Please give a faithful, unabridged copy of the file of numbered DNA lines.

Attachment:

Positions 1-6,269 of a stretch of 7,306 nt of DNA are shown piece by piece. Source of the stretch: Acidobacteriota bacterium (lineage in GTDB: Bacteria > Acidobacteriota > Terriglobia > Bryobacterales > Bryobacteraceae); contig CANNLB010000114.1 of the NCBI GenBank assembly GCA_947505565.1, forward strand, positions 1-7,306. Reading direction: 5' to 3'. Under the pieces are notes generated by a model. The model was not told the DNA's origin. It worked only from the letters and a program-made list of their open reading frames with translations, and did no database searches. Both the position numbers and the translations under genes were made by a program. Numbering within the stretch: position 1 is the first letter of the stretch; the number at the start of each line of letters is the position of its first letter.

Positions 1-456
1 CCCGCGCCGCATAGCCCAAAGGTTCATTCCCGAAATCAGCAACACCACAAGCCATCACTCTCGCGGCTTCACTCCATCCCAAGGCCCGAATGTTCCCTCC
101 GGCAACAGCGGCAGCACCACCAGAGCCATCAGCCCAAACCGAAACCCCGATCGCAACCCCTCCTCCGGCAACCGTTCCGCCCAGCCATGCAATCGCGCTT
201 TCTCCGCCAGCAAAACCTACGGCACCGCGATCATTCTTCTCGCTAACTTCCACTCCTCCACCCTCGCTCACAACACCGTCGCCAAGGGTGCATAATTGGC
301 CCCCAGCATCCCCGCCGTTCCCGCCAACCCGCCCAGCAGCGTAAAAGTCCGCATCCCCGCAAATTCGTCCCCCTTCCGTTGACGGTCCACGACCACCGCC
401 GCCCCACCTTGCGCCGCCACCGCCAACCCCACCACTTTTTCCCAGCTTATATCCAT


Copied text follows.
Positions 1-6,269 of a stretch of 7,306 nt of DNA are shown piece by piece. Source of the stretch: Acidobacteriota bacterium (lineage in GTDB: Bacteria > Acidobacteriota > Terriglobia > Bryobacterales > Bryobacteraceae); contig CANNLB010000114.1 of the NCBI GenBank assembly GCA_947505565.1, forward strand, positions 1-7,306. Reading direction: 5' to 3'. Under the pieces are notes generated by a model. The model was not told the DNA's origin. It worked only from the letters and a program-made list of their open reading frames with translations, and did no database searches. Both the position numbers and the translations under genes were made by a program. Numbering within the stretch: position 1 is the first letter of the stretch; the number at the start of each line of letters is the position of its first letter.

Positions 1-456
1 CCCGCGCCGCATAGCCCAAAGGTTCATTCCCGAAATCAGCAACACCACAAGCCATCACTCTCGCGGCTTCACTCCATCCCAAGGCCCGAATGTTCCCTCC
101 GGCAACAGCGGCAGCACCACCAGAGCCATCAGCCCAAACCGAAACCCCGATCGCAACCCCTCCTCCGGCAACCGTTCCGCCCAGCCATGCAATCGCGCTT
201 TCTCCGCCAGCAAAACCTACGGCACCGCGATCATTCTTCTCGCTAACTTCCACTCCTCCACCCTCGCTCACAACACCGTCGCCAAGGGTGCATAATTGGC
301 CCCCAGCATCCCCGCCGTTCCCGCCAACCCGCCCAGCAGCGTAAAAGTCCGCATCCCCGCAAATTCGTCCCCCTTCCGTTGACGGTCCACGACCACCGCC
401 GCCCCACCTTGCGCCGCCACCGCCAACCCCACCACTTTTTCCCAGCTTATATCCAT